A Rational Goal from Mindfulness in Plain English

For the past 4 weeks, I have been mediating once a day. At the end of that post, I asked if there are ways to measure progress within meditation.

In order to see progress, I need to know what I am progressing towards. This means that I need some sort of goal or set of goals that I am trying to achieve with meditating.

At first, I thought that having goals with meditating was antithetical to the mindfulness philosophy. But as I said in that previous post, during meditation, thoughts need to be let go. But having a goal in practicing meditation in general is all right.

Henepola Gunaratana says something similar in Mindfulness in Plain English:

“As meditators, we all must have a goal, for if we do not have a goal, we will simply be groping in the dark blindly following somebody’s instructions on meditation.”

So what are some of the goals of mindfulness according to Mr. Gunaratana? Out of those goals which ones align with my goals within rational thought? He lists a few in Chapter 5:

  • Purification of mind
  • Overcoming sorrow and lamentation
  • Overcoming pain and grief
  • Treading the right path leading to attainment of eternal peace
  • Attaining happiness by following that path

I can only relate to the first bullet point. All others contain emotions which do not necessarily match up with my rational goals. Eternal peace and overcoming pain and grief would be great but they do not seem appropriate to rational thought discussions.

And even purification of the mind seems a little new-agey. Purification implies that my mind is dirty. Dirty is bad. Therefore, my mind is bad. Which seems pretty judgmental. But it could be that I am just inferring the “dirty is bad” judgment.

A thing is pure when there is nothing within it other than the substance that defines it. Purity can be associated with simplicity, efficiency and Occam’s Razor. All of which works well with the rational way of thought. So, I will go with “purification of mind”.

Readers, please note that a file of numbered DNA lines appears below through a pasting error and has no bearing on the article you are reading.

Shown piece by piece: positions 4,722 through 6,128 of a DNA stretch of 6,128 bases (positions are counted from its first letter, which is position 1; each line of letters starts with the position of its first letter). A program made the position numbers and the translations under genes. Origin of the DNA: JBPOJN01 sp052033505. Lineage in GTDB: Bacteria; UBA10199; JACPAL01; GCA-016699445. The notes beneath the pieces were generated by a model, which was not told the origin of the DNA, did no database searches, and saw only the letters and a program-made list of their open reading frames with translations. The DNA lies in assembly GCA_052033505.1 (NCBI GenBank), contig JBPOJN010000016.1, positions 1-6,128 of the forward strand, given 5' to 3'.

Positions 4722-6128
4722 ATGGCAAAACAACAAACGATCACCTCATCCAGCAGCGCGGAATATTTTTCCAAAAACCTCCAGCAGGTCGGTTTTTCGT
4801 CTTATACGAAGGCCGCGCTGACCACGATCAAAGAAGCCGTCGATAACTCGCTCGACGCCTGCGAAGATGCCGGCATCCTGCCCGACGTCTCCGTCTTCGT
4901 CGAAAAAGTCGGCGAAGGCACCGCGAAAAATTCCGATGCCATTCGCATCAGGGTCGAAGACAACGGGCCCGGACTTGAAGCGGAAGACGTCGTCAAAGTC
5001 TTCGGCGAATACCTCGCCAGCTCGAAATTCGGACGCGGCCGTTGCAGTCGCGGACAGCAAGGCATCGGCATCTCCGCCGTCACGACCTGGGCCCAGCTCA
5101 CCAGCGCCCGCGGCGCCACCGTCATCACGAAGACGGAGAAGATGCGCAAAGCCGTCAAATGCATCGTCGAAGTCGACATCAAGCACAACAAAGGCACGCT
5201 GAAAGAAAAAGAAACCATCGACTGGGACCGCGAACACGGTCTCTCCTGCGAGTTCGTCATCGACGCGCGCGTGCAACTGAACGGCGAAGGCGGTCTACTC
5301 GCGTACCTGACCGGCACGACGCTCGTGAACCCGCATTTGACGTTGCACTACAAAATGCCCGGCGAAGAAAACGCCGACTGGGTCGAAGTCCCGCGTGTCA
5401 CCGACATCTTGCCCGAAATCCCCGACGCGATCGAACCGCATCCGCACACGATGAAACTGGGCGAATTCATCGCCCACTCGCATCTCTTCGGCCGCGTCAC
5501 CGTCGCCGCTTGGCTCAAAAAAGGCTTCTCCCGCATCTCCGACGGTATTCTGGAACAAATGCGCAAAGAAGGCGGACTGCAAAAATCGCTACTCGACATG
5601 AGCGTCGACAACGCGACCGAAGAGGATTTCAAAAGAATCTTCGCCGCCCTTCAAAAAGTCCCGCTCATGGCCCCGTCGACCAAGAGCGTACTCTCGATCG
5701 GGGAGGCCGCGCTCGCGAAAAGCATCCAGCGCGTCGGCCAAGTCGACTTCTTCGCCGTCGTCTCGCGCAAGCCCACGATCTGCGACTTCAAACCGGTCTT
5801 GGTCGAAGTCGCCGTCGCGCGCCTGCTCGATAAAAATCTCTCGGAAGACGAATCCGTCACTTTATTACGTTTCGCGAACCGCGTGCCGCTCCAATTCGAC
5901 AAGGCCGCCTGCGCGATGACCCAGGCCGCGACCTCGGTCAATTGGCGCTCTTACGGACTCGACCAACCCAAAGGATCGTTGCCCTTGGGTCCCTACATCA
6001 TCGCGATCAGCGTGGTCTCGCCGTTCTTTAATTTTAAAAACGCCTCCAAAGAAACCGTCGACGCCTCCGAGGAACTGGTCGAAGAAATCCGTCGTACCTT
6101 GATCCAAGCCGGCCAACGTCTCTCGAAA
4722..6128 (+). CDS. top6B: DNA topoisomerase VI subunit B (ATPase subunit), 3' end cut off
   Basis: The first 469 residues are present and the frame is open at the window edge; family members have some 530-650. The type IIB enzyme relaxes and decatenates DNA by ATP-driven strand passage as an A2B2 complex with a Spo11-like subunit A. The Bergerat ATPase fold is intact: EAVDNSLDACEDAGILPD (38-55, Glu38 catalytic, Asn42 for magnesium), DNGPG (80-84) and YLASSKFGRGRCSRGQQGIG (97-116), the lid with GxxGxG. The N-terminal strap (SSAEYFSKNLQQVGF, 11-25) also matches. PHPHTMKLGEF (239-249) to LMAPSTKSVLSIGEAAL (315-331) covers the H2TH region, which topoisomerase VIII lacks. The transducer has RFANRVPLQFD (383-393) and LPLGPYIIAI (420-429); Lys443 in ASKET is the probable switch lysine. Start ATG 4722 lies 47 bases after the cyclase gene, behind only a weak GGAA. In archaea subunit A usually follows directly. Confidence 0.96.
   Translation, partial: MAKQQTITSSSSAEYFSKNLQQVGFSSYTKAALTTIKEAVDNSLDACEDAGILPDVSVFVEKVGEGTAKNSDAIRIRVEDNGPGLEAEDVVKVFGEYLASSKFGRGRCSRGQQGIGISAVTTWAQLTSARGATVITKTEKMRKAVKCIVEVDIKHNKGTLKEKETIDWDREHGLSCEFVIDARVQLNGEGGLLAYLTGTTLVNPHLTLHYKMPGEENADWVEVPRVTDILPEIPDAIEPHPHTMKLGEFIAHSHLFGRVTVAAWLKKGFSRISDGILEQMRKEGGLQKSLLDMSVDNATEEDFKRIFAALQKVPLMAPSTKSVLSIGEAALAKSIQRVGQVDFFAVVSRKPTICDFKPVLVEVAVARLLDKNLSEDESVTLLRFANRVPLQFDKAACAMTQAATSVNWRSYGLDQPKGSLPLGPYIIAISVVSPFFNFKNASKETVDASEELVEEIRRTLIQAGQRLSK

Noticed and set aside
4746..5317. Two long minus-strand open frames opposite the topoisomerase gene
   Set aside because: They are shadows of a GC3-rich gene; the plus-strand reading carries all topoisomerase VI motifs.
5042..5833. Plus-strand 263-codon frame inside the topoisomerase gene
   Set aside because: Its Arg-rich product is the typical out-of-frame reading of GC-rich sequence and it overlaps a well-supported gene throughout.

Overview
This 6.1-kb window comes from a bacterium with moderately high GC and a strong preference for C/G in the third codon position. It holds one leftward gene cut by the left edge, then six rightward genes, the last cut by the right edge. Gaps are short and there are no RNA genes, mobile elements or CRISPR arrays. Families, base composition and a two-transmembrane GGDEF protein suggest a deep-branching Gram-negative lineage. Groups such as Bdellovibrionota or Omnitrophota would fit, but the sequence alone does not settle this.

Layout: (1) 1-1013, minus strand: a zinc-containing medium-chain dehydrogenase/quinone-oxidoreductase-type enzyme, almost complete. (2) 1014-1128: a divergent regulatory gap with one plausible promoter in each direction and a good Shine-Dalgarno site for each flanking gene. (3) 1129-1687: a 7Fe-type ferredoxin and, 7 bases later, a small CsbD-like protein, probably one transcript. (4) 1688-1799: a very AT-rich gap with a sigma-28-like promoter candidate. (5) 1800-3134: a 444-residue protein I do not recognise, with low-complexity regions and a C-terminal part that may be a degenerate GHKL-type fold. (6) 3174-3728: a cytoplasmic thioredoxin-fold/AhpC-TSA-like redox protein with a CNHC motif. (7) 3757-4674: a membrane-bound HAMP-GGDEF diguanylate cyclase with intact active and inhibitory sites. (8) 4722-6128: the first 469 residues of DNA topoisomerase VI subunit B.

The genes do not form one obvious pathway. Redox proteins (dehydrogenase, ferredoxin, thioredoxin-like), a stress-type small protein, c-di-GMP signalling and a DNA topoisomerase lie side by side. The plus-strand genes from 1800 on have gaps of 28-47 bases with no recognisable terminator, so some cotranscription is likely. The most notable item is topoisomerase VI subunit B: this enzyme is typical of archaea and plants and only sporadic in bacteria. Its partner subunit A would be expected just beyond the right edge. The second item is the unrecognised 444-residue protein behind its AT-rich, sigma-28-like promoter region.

Of course, Mindfulness in Plain English only teaches us about Vipassana meditation. As the author mentions in the introduction, there is another method of meditation called Samatha that he does not cover. I am no expert on either of the methods and can only really go on what Gunaratana says. However, Vipassana seems to be in line with my goals because it attempts to guide the subject ”to study his own mental activities and the fluctuations in the character of consciousness itself” rather than bring about “tranquility of the mind”.

Meditation can be used to study my mental activities that will lead to the purification of my mind. Hmmmm…That is not clear enough for me. Here is a quote that provides a little more explanation:

“You’ve got to see who you are and how you are, without illusion, judgement or resistance of any kind. You’ve got to see your own place in society and your function as a social being. You’ve got to see your duties and obligations to your fellow human beings, and above all, your responsibility to yourself as an individual living with other individuals. And you’ve got to see all of that clearly and as a unit, a single gestalt of interrelationship. It sounds complex, but it often occurs in a single instant. Mental culture through meditation is without rival in helping you achieve this sort of understanding and serene happiness.” Try to see things as they really are. Judgment and Objectivity

Here is another:

“Mindfulness practice is the practice of one hundred percent honesty with ourselves. When we watch our own mind and body, we notice certain things that are unpleasant to realize. As we do not like them, we try to reject them.”

The overall goal for my meditation practice is to study my mental activities in an effort to remove as much delusion as I can.

Photo courtesy of Susan E Adams 

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